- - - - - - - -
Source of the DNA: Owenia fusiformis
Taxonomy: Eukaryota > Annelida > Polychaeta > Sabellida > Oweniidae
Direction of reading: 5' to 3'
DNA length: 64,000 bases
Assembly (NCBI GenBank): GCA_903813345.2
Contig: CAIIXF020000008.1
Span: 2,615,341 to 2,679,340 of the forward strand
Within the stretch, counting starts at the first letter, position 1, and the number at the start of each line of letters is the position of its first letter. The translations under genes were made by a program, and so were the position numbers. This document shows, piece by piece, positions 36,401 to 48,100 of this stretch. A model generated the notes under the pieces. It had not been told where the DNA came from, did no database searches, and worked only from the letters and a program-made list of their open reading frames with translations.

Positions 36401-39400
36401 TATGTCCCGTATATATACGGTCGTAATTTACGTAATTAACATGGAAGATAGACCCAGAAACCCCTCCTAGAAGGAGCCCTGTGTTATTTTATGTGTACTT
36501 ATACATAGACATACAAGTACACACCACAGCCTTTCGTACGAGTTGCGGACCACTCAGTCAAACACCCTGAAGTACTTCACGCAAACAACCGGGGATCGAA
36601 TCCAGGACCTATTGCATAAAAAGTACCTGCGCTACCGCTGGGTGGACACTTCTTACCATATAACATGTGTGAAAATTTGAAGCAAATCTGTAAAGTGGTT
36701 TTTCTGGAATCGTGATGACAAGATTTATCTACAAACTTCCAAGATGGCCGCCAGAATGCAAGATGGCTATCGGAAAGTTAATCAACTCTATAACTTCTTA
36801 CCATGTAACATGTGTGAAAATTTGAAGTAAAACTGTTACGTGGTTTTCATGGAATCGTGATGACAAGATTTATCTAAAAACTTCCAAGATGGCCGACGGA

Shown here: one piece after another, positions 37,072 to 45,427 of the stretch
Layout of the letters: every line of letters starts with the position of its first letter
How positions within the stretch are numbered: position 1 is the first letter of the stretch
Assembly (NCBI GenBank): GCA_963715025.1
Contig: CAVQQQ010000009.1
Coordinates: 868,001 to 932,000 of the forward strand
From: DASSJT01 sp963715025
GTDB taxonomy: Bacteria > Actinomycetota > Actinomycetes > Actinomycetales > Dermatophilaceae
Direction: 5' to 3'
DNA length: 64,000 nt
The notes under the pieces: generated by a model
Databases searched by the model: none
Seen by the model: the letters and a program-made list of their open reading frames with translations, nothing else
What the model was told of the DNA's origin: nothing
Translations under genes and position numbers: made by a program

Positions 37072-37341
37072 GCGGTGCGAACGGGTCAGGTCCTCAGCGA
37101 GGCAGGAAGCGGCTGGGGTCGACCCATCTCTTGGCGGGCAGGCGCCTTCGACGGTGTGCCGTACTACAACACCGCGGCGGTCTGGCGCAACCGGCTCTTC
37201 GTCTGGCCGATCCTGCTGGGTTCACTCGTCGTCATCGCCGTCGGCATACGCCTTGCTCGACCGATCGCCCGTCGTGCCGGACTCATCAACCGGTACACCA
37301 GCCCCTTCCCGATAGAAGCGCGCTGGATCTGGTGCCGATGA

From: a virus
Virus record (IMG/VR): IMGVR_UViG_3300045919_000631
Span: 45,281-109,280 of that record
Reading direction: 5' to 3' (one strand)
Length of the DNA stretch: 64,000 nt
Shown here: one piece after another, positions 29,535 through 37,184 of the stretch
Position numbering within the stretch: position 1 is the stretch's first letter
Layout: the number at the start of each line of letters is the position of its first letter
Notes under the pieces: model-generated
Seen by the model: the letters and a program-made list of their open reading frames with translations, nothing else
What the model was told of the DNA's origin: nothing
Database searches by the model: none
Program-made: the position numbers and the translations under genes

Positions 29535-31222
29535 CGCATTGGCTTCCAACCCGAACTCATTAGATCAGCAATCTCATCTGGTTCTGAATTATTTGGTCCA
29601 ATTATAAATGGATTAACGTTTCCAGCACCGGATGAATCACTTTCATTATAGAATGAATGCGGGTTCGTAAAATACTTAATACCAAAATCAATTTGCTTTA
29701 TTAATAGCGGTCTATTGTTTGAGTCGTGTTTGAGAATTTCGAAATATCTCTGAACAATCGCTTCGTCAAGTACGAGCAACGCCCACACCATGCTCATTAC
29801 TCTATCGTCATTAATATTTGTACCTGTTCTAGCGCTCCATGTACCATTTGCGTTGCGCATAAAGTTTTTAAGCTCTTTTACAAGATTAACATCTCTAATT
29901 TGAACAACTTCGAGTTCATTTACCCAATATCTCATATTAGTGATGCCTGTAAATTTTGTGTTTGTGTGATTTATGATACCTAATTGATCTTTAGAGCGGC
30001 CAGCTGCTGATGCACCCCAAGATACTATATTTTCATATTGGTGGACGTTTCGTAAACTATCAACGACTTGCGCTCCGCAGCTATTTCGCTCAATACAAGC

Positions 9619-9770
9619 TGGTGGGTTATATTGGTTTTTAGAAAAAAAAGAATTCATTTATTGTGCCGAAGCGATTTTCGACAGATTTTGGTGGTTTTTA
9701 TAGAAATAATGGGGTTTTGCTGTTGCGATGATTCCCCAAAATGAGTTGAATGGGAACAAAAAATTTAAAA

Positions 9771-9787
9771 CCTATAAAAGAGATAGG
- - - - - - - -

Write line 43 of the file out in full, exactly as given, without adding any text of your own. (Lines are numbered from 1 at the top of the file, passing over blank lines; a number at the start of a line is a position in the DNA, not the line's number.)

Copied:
Notes under the pieces: model-generated